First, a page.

Riff Raff, by Michael Tilley
We’re going to keep this Riff Raff thing short and sweet in an effort to use this space to encourage Fort Smithians to be less short and more sweet with each other.
Especially as it relates to this 1% prepared tax issue. Specifically, as it relates.
The tax, which should have been enacted by ordinance or considered by voters more than 10 years ago, will help fund the operations and marketing of the Fort Smith Convention Center. Fort Smith voters will have a say on the tax on Nov. 8.
There has been much drama surrounding the proposed 1% prepared food tax, with about 99% of said drama being of the unnecessary variety.
On the pro-tax side, passions have caused folks to suggest the tax will generate a significant, if not magical, economic boost to the tourism industry. It will not. Several in the pro-tax crowd are quick to suggest that anyone opposed to the tax hates progress and is a CAVEr (Citizens Against Virtually Everything). Silly and untrue. Pro-tax folks have chastised certain web publications for giving too much emphasis to the statements of the anti-tax crowd.
On the anti-tax side, passions have caused folks to suggest the tax will all but kill the regional economy and its restaurant industry. It will not. Tremendous corruption and/or nefarious mismanagement within city government have created the need for the tax, according to the fervent anti-tax leaders. Mean-spirited and untrue. Anti-tax leaders also have spent time calling advertisers of certain web publications demanding that they no longer support said publication.
While these two sides rant at each other like spoiled children fighting over toys in the sandbox, many in the great majority of Fort Smith citizens who save their screaming and wailing and gnashing of teeth for Razorback football games, are beginning to wonder if we’ve collectively lost our capacity for rational dialogue. By the way, these majority of Fort Smith folks watching the silliness in the sandbox have never rejected a sales tax in the three decades since the state legislature gave cities the authority to levy taxes.
But because the city and the Fort Smith Advertising & Promotion Commission have been hamfisted in the request for a favorable vote on the 1% prepared food tax, and those opposed to the tax have demagogued the issue to a bloody pulp, it will be a surprise if the tax is approved — which may be the ultimate strategy of those against the tax.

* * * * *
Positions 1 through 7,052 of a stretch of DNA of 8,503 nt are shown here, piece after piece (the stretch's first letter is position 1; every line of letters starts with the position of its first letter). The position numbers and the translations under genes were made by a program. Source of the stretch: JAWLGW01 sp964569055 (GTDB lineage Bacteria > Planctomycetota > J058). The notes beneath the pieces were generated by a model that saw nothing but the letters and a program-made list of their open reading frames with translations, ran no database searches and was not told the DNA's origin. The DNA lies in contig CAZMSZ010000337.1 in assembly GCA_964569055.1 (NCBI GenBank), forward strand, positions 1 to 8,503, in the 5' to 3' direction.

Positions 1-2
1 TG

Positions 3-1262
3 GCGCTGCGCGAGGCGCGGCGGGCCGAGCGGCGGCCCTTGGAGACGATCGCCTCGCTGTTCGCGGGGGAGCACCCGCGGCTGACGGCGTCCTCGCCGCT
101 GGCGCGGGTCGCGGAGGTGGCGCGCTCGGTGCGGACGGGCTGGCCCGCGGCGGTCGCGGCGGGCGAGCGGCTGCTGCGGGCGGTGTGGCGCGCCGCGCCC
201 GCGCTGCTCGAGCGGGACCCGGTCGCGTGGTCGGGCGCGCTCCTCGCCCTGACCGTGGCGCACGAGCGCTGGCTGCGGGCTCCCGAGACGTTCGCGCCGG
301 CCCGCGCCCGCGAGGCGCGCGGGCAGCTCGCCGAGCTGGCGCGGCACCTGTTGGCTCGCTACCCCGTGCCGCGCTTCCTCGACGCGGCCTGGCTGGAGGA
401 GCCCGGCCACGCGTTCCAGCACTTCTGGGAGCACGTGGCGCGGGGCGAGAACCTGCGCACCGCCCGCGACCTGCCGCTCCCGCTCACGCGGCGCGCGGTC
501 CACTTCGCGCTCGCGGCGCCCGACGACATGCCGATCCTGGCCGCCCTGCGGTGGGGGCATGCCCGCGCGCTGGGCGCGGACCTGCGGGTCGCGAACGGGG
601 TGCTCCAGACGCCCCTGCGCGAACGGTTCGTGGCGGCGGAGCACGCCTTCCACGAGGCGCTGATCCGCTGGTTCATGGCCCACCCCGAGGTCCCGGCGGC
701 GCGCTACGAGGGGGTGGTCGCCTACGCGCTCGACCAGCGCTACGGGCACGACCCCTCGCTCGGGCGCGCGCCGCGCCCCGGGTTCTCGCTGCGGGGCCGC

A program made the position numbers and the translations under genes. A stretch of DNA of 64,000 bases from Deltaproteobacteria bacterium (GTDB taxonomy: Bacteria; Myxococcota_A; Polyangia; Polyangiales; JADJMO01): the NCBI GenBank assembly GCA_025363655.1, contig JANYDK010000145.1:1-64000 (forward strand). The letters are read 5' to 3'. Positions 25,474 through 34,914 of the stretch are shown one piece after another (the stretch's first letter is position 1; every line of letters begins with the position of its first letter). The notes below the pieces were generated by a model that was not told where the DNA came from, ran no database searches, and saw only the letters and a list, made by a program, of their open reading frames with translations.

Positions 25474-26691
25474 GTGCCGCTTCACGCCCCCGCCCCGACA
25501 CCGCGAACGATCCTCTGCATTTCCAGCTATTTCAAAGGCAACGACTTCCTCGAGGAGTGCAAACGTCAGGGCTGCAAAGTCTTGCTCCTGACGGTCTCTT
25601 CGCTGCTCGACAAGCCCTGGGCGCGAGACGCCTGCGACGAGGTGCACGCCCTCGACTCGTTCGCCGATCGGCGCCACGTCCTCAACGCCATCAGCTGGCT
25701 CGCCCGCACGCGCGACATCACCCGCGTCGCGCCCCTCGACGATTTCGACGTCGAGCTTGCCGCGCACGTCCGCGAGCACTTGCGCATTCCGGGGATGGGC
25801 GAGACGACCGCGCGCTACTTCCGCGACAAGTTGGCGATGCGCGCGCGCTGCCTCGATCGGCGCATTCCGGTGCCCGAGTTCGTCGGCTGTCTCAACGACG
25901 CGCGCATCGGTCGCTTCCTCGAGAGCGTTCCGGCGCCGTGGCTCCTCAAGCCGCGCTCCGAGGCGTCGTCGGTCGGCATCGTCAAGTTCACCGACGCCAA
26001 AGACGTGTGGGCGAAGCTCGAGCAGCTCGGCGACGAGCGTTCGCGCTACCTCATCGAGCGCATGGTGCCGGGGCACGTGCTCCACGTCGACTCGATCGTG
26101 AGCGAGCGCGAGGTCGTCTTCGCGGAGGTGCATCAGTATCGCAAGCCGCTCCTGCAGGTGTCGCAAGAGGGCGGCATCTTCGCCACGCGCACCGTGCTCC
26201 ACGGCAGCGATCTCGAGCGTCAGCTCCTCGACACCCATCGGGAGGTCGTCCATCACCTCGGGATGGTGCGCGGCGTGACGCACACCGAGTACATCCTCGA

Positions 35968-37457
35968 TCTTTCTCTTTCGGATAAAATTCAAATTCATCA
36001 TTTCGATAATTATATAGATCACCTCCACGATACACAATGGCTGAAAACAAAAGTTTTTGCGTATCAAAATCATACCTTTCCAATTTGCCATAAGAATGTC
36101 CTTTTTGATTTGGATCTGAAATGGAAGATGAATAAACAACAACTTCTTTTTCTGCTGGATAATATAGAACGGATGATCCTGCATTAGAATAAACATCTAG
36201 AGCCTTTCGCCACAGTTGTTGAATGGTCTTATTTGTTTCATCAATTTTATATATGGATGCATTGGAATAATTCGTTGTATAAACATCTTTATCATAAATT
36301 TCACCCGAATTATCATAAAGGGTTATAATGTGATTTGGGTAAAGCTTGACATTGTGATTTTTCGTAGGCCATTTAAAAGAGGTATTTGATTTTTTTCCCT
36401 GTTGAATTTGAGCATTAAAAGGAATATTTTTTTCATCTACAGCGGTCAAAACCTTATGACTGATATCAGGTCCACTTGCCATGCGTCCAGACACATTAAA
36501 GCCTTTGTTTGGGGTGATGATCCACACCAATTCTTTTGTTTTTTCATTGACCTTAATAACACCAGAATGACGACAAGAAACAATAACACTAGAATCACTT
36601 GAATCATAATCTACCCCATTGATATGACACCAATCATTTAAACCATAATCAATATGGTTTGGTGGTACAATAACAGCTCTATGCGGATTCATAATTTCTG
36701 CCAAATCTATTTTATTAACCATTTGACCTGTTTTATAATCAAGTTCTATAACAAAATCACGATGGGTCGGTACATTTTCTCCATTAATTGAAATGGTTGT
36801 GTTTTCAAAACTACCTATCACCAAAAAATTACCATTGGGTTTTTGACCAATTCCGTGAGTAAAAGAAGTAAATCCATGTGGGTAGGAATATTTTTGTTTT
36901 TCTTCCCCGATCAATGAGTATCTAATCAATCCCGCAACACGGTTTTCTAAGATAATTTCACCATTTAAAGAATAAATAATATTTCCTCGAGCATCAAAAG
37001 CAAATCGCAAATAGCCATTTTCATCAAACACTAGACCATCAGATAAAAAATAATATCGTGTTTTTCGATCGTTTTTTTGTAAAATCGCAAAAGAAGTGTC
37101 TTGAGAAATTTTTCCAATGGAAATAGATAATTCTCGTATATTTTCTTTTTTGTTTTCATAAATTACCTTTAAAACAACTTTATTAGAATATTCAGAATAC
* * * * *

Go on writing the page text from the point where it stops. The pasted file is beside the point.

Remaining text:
In a Hail Mary attempt to bring ourselves back to some perspective on the issue, let’s work through the following Q&A.
Q: This is just a 1% restaurant tax, right?
Q: If a person pays for a $10 prepared food meal, the tax will be to an extra dime, right?
Q: Will city government collapse, lawlessness ensue and house fires rage unchecked if the tax fails?
Q: Will the restaurant industry collapse if the tax is approved?
Q: Is there a way to vote on this issue without rewarding the pro-taxers and the anti-taxers?
A: Unfortunately, no.
Q: Do most cities with a convention center have a restaurant tax?
Q: Is it fair to say the 1% prepared food tax is really a simple question of: “Do we fund our convention center operations and marketing like most other cities, or do we go another route?”?
Q: Is is true that other local cities like Alma, Greenwood, Ozark and Van Buren enacted a 1% prepared food tax without all the drama that has accompanied the question in Fort Smith?
Q: Then why are a handful of folks on both sides acting like we’re voting on installing a dictator, bringing back Prohibition or instituting a Passover-style plan to kill the first born in certain families?
A: Because we’ve lost perspective — which is what happens in communities with weak leadership, or a leadership vacuum.
Q: As a city, are we suffering a collective anxiety attack on something as simple as a 1% prepared food tax?
Q: Instead of fluoride in our drinking water, should we instead mix in a little Xanax?
A: Good idea.